Neligh Mill state historic site

History of the Neligh Mill

History of the Neligh Mill

Widespread settlement across Nebraska led to an increased need for flour mills that would grind grain into flour. Among the many mills that sprang up across the state was Neligh Mill, one of the state’s major mills and which operated for over seventy-five years.

The Early Years

Construction of the brick mill building was started in 1873 by the town’s founder, John D. Neligh. The mill was completed by W.C. Gallaway, an early Neligh businessman who then assumed ownership. Gallaway improved the brush dam on the Elkhorn River, rebuilt the flume, and installed a horizontal water turbine to power the drive works in the mill’s basement. Two runs of stone burrs were put in, and the mill opened on August 29, 1874. Later, in 1878, two more burrs were added, increasing production.

Earliest photograph of the mill, about 1885.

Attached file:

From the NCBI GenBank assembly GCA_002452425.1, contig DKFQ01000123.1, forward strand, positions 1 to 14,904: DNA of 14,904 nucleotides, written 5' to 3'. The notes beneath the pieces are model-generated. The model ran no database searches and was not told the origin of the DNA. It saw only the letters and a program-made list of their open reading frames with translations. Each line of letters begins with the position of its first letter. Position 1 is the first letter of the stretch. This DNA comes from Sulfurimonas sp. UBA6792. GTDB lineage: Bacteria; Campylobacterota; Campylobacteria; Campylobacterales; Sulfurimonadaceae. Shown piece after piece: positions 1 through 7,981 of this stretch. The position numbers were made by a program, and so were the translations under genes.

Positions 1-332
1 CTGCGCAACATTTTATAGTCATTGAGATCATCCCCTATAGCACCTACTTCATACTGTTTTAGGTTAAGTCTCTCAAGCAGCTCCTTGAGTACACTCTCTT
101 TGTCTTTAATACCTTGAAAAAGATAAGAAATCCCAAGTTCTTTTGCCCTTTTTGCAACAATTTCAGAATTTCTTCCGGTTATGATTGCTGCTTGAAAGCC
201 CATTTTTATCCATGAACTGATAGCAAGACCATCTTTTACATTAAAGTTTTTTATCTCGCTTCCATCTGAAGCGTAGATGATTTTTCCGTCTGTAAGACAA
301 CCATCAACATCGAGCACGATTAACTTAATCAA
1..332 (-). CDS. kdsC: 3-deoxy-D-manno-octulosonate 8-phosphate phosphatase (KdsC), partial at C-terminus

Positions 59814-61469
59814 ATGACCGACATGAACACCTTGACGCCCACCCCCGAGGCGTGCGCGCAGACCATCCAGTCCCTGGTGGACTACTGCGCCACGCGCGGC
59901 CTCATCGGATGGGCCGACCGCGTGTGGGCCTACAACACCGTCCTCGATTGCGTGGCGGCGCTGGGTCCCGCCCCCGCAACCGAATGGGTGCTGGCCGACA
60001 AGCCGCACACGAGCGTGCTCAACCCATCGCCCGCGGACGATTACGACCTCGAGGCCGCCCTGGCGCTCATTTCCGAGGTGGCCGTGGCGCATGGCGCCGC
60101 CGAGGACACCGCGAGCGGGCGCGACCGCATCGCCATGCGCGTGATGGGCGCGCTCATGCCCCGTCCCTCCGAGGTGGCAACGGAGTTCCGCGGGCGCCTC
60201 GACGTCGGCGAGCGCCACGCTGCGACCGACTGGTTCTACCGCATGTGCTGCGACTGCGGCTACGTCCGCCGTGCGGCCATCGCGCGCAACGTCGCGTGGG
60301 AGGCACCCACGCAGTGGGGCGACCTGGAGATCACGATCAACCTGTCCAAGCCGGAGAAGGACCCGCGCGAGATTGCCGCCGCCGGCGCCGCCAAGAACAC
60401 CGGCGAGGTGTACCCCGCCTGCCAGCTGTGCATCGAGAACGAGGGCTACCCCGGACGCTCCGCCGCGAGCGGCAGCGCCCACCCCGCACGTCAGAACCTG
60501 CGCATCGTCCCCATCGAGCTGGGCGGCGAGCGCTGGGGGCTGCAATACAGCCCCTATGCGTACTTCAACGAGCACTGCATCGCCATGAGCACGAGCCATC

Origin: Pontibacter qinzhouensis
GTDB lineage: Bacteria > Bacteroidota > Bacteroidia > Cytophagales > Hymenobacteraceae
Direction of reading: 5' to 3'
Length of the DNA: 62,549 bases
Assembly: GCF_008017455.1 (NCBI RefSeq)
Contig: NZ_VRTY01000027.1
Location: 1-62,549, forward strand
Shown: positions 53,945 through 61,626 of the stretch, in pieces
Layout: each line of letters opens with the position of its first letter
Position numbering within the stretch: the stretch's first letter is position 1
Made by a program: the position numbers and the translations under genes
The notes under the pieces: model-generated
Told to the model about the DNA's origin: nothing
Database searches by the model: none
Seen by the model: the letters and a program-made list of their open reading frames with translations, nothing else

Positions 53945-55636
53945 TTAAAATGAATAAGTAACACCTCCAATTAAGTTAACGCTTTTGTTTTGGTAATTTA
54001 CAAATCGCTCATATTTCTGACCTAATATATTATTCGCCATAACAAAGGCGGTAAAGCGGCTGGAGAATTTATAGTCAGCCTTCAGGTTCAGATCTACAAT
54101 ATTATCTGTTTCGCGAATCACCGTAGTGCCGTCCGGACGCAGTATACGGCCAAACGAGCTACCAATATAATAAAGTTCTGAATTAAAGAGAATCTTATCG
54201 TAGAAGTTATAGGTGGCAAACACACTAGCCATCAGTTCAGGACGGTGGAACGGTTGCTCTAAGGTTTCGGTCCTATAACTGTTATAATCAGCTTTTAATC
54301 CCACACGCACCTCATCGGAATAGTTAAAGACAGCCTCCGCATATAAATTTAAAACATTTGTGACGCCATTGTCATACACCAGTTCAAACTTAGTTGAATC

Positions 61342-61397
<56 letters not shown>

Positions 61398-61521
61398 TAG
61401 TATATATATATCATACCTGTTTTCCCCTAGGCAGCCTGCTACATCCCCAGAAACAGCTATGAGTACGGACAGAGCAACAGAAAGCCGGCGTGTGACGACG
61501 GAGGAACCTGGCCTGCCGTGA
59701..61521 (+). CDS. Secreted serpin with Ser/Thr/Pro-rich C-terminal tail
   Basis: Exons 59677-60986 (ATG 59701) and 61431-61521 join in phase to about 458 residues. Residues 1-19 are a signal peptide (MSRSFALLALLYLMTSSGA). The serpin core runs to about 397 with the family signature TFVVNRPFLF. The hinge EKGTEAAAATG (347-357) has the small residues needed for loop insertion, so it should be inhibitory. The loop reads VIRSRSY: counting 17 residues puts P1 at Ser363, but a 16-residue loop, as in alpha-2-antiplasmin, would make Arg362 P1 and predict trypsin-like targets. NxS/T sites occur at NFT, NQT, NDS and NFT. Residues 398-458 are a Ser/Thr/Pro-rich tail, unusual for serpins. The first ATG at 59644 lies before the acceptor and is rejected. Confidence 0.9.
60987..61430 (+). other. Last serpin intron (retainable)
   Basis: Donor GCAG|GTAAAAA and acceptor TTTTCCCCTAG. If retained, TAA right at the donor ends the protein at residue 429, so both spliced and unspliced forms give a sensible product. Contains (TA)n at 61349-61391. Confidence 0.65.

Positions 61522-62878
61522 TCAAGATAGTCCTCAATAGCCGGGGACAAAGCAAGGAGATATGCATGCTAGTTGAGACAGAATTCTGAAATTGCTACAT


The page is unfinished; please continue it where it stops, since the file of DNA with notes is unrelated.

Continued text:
Earliest photograph of the mill, about 1885.
Neligh Mill, about 1909.
Neligh Mill, about 1909.

S.F. Gilman Ownership

The 1880’s brought the modern steel roller process to Nebraska, and in 1886 the Neligh MIll converted to the new system. The stone burrs were removed and replaced by seven stands of new Allis rollers, which improved the quality of the mill’s flour and increased its capacity to 140 barrels of flour a day.

The mill received both commercial orders and government contracts. Neligh flour was shipped to the Indian reservations in South Dakota and to military posts, including Fort Robinson. During these years, the mill also exported sizable quantities of flour to England.

To keep up with the growing number of orders, the mill was operated twenty-four hours a day as often as possible. However, how often the mill could run was determined by the condition of the river — too much or too little water for the mill to use limited production.

The 1915 to 1969 period

World War I kept the mill bustling, although strict government milling regulations put a limit on sales.  With the restriction on flour purchasing and use, substitutes such as corn meal had to be manufactured, and the mill received orders from other mills that lacked the equipment for that production. The final effort to continue the use of water power necessitated the construction of a new flume and penstock in 1919. However, the great flood of 1920 broke the dam and forced the abandonment of water power in favor of electricity.

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